I watched a few episodes of Lisa Ling’s “This is Life” last year and the title of her TV show made me think of the circumstances we presently face. I’ve often thought over the years that my (our) battle is one of truth and justice or good versus evil. I felt out numbered all these years in the fight for justice, when it seemed the evil was stronger than the good. Last week I realized that this battle is also for life itself.
In Buddhism, life encompasses both birth and death as well as both sentient and insentient beings. The term “Buddha” or “Buddhahood” literally means “enlightened one,” but also means life in its purest form. Buddhahood – described as a state of life that is free, open, and harmonious – is achieved by chanting Nam Myoho Renge Kyo.
Although I never gave much thought as to how I would describe this state of life (Buddhahood), Second SGI President Toda described his feelings after attaining his realization in prison:
It is like lying on your back in a wide open space looking up at the sky with arms and legs outstretched. All that you wish for immediately appears. No matter how much you may give away, there is always more. It is never exhausted.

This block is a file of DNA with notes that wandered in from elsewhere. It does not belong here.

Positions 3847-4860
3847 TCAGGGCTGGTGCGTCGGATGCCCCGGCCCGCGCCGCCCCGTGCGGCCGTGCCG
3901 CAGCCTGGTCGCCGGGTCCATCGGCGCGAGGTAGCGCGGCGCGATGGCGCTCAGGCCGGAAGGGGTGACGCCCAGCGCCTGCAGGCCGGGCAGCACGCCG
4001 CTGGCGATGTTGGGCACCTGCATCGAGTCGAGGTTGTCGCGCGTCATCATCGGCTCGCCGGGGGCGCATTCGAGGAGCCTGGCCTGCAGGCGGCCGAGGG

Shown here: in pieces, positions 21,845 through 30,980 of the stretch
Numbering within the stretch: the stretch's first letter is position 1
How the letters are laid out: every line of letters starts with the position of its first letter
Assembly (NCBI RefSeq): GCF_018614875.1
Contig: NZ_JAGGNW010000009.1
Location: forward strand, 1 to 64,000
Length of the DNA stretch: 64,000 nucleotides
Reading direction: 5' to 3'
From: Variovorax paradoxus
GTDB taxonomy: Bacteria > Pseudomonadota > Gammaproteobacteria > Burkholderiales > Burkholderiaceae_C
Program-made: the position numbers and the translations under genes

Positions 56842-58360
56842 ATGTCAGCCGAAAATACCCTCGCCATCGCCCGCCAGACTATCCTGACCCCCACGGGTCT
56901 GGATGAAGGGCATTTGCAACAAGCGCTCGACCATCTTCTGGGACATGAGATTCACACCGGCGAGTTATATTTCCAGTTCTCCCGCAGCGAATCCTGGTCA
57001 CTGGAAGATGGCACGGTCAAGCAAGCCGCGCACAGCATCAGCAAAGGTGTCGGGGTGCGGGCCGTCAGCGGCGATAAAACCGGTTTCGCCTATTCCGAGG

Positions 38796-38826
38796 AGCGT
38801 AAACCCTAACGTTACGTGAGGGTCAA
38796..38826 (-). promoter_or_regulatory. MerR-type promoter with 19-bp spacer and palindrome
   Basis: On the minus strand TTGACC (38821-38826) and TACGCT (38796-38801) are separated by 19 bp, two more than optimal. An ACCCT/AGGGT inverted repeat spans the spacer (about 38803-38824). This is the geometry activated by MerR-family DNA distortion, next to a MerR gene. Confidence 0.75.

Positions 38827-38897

“Living Buddhism” February 2017, p. 13
The image this brings to mind is one of a young child lying in a grassy field on a summer day staring up at the blue sky and the white clouds. The last two sentences make me think of love: “No matter how much you may give away, there is always more. It is never exhausted.”
“No matter how much love you may give away, there is always more love. It is never exhausted.” Love isn’t something we run out of, or only have in limited supply. It can be given to or shared with one person or many. I think we have an unlimited amount of love to share with each other.
DUST IF YOU MUST
Dust if you must, but wouldn’t it be better
To paint a picture or write a letter,
Bake a cake or plant a seed,
Ponder the difference between want and need?
Dust if you must, but there’s not much time,
With rivers to swim and mountains to climb,
Music to hear and books to read,
Friends to cherish and life to lead.
Dust if you must, but the world’s out there,
With the sun in your eyes , the wind in your hair,
A flutter of snow, a shower of rain.
This day will not come around again.
Dust if you must, but bear in mind,
Old age will come and it’s not kind.
And when you go – and go you must –
You, yourself, will make more dust.
Forever and Anon
Happy New Year! I received these set of stamps from SGI President Ikeda in 1999 as part of a young women’s behind-the-scenes support group with the SGI-USA in Washington, DC.
The left stamp says:
GOOD HEALTH & LONGEVITY
The stamp on the right says:
I hope we all find good health & longevity in the coming year and are able to work for world peace for many more years to come.
Happy New Year!